Maxus Sues Boesky and Kidder in Insider Case

From Reuters

Maxus Energy, an oil and gas producer, Monday sued former top stock speculator Ivan F. Boesky and the investment banking firm Kidder, Peabody & Co., for alleged insider trading that boosted the price of a 1983 acquisition.

The lawsuit alleges that Martin A. Siegel, who was a vice president of Kidder Peabody at the time, leaked non-public information to Boesky about the planned takeover of Natomas Co. by Maxus, then known as Diamond Shamrock.

The suit, filed in Texas State Court in Dallas, claims the illegal trading inflated the price of Natomas. Maxus is seeking $300 million in actual damages and an unspecified amount of punitive damages.

Separately Monday, Kidder filed a suit in New York federal court seeking to protect itself from litigation growing out of the Natomas acquisition.

The Kidder suit names Boesky, Siegel and Maxus as defendants. Kidder alleges that it was not responsible for the actions of Siegel, who was not acting on the firm's behalf. Instead, it claims that it too was a victim of Siegel's actions.

The suit, which was filed in federal court because the parties reside in different jurisdictions, seeks a court order ruling that Kidder has no liability to Maxus in connection with the case.

If Kidder is held liable, the firm asked in the suit that it be entitled to have Siegel and Boesky contribute all or some of the damages to be paid.

The two private lawsuits are the latest in a number of actions to be filed against participants in the largest insider trading scheme in U.S. history.

Boesky, once one of Wall Street's best known arbitragers, agreed to pay $100 million in November, 1986, to settle civil insider trading charges brought by the Securities and Exchange Commission. He has also pleaded guilty to one criminal charge and a sentencing hearing has been set for Dec. 18.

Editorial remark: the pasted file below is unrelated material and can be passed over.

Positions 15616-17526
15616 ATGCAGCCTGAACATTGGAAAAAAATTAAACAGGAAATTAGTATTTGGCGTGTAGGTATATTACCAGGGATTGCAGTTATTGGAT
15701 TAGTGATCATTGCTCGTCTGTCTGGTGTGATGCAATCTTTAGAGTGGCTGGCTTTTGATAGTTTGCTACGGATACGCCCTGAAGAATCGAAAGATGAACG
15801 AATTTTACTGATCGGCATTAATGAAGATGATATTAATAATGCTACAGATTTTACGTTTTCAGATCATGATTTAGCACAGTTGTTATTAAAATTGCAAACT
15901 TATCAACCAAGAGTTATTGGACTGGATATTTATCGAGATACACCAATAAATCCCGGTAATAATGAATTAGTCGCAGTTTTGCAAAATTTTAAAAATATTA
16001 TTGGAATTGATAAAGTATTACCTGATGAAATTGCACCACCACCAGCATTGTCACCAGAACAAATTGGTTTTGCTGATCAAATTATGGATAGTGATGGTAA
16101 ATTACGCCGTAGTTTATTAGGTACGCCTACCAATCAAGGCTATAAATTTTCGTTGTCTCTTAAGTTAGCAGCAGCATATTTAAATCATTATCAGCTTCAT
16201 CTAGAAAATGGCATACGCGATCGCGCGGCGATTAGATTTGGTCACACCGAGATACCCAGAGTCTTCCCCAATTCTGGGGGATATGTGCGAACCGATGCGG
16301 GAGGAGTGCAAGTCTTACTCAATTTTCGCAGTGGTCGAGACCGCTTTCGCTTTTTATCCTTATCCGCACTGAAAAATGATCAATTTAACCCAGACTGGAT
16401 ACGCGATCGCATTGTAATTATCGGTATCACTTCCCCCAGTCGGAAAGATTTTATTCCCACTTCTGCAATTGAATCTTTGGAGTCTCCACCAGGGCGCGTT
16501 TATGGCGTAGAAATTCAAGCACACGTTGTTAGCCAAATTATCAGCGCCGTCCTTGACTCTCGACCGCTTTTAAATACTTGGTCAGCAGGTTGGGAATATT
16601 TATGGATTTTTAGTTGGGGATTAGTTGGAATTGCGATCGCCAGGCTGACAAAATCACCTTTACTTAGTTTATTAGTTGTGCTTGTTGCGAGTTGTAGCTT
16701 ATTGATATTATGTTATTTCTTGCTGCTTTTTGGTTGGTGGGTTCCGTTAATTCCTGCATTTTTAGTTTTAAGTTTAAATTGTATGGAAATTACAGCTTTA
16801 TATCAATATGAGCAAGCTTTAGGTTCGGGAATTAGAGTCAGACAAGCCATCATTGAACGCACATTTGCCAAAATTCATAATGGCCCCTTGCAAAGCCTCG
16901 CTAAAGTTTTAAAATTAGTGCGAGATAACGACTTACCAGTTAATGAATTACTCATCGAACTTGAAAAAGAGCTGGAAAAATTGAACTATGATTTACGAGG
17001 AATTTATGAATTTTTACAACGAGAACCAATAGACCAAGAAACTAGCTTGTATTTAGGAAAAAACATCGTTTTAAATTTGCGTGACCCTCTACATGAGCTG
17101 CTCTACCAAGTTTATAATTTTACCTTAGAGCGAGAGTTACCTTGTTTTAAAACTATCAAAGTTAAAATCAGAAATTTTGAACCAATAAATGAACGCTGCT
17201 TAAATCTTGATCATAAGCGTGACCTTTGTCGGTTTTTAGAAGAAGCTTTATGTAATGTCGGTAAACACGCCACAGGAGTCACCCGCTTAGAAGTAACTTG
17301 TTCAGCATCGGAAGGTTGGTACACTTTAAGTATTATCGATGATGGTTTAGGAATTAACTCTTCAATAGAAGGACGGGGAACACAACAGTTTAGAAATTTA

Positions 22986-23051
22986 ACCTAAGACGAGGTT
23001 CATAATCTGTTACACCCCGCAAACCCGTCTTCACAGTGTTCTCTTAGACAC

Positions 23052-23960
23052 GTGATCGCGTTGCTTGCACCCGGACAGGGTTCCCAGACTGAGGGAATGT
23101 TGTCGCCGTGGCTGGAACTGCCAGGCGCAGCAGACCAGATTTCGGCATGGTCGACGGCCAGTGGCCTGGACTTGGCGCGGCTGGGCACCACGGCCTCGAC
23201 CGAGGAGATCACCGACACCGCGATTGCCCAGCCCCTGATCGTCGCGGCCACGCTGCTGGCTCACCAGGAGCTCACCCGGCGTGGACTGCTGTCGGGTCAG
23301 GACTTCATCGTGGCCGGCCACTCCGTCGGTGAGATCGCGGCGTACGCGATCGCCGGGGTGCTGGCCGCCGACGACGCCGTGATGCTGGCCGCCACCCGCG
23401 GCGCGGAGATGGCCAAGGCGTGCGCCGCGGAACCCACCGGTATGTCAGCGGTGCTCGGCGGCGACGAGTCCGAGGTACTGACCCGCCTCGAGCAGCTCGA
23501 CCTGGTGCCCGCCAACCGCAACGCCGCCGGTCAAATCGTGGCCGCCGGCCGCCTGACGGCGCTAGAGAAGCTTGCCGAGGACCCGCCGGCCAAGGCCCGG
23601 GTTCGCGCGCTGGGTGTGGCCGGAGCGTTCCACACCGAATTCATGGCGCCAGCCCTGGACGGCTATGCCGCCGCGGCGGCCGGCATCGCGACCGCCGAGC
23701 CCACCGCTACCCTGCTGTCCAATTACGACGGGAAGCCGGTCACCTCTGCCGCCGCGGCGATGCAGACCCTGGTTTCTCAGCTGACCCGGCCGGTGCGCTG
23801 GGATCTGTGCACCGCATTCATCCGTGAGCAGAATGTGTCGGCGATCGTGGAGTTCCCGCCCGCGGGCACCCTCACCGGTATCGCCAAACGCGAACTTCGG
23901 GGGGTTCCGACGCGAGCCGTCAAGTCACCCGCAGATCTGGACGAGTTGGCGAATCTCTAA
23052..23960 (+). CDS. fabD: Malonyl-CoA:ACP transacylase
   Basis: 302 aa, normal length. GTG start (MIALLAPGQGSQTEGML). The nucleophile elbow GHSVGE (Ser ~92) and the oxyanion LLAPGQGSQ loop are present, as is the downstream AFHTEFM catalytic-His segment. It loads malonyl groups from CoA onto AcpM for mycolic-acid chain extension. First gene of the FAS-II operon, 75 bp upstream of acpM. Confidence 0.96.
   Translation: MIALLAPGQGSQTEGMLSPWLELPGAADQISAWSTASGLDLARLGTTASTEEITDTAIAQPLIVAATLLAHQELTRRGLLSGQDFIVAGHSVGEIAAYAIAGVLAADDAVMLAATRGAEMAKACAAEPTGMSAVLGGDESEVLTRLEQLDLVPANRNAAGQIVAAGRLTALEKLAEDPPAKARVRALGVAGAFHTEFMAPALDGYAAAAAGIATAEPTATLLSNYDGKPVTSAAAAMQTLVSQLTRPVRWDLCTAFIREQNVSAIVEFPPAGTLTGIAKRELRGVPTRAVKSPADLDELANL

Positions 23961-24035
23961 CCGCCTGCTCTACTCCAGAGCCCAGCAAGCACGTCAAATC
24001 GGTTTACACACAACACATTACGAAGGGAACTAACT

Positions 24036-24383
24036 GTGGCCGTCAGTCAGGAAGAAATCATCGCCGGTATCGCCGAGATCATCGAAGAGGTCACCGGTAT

Settled Civil Charges

Arbitrage is speculation on takeover stocks.

Boesky led authorities to Siegel, a top merger specialist at Kidder, who settled civil insider trading charges and pleaded guilty to criminal charges in February. He is also awaiting sentencing. In June, Kidder agreed to pay a record $25.3 million to settle insider trading charges related to Siegel's activities.

In Monday's Texas case, Maxus said Siegel personally headed all of Kidder's work on the Natomas acquisition, which involved the issuance of $1.5 billion worth of Diamond Shamrock shares and the assumption of $850 million of Natomas debt.

Maxus alleged that Diamond Shamrock proceeded with the acquisition of Natomas at prices artificially inflated by the illegal trading activities in Natomas' stock.

The suit charges that had Diamond Shamrock known of the defendants' inside trading, it would not have proceeded with the purchase of Natomas and thus would have avoided the subsequent writeoffs of Natomas assets, which to date have totalled more than $900 million.

In New York, shareholders have filed 10 federal class actions against Boesky, Siegel and several other defendants including Dennis B. Levine, formerly a managing director at the investment banking firm of Drexel Burnham Lambert. The shareholders allege that the defendants violated securities and racketeering laws through the huge insider trading scheme.

The shareholders say they lost millions of dollars because they sold their stock without the confidential information the defendants had access to. Defense attorneys have denied the charges.

Earlier this month, in an effort to streamline litigation, the 10 New York actions were consolidated into one lawsuit. Legal experts believe that the New York case will move ahead following last week's U.S. Supreme Court decision upholding the conviction of former Wall Street Journal reporter R. Foster Winans. The ruling affirmed the use of Federal anti-fraud statutes in insider trading cases.

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